Perhaps that’s because Elmer-DeWitt just got a check from Business 2.0 “in the area of US$2000 to US$2500” for writing the number-two Business 2.0 blog in the first calendar quarter of 2007. That’s a lot of incentive to get readers, especially for a blog that spends much of its time repeating rumors and mocking fan sites that don’t share Elmer-DeWitt’s “journalist’s skepticism.” So, just to recap – claiming that underwater options that can’t be sold at all are worth hundreds of millions of dollars for six years despite plain facts is applying journalistic skepticism, but earning US$8000 to US$10,000 per year to repost items from Wired, AppleInsider, and MacDailyNews is blogging “outside the reality distortion field.” You make the call.

It’s unclear how well the whole “we’re experts” thing is working out for Business 2.0 – just before that issue of MDJ went to press, we learned that Business 2.0 lost every production file for its June 2007 issue on 23 April when its editorial system crashed, and only then did the magazine learn that its backup server hadn’t been backing anything up for at least days. They lost everything – the only way they were able to get the magazine out was that it was a monthly (not a weekly), and they had a week to reconstruct all of the art and layouts. The text of all the articles was only saved because they’d sent it to the lawyers for approval.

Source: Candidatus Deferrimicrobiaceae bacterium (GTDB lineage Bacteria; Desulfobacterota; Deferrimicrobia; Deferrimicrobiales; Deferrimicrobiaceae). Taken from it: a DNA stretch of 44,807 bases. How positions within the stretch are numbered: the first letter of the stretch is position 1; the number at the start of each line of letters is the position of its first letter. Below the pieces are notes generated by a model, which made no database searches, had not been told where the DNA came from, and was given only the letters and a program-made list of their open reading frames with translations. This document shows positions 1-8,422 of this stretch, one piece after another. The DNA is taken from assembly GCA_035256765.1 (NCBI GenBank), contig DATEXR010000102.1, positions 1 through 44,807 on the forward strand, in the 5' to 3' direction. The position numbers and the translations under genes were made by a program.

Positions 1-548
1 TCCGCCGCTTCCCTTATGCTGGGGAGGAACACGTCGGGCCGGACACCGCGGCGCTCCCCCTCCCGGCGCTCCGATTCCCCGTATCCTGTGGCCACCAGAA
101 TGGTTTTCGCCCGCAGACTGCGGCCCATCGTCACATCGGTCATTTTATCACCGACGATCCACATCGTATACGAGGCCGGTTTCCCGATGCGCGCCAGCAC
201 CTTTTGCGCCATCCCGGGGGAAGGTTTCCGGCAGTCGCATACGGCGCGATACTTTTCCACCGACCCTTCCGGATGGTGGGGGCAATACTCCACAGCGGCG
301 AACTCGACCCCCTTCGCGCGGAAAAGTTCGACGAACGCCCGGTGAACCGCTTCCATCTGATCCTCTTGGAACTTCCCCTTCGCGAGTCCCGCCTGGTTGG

As the article notes, this is the magazine that annually publishes “The 101 Dumbest Moments in Business.” Perhaps some of this explain why the News Corp-owned New York Post reported last week that the magazine “is a long way from seeing any of the investments pay off,” and may wind up being folded into Fortune magazine – the same one whose completely incorrect stories about Steve Jobs got stroked by Elmer-DeWitt recently.

Maybe they’d save some money if they paid the bloggers for quality instead of traffic, as Rezzz implied.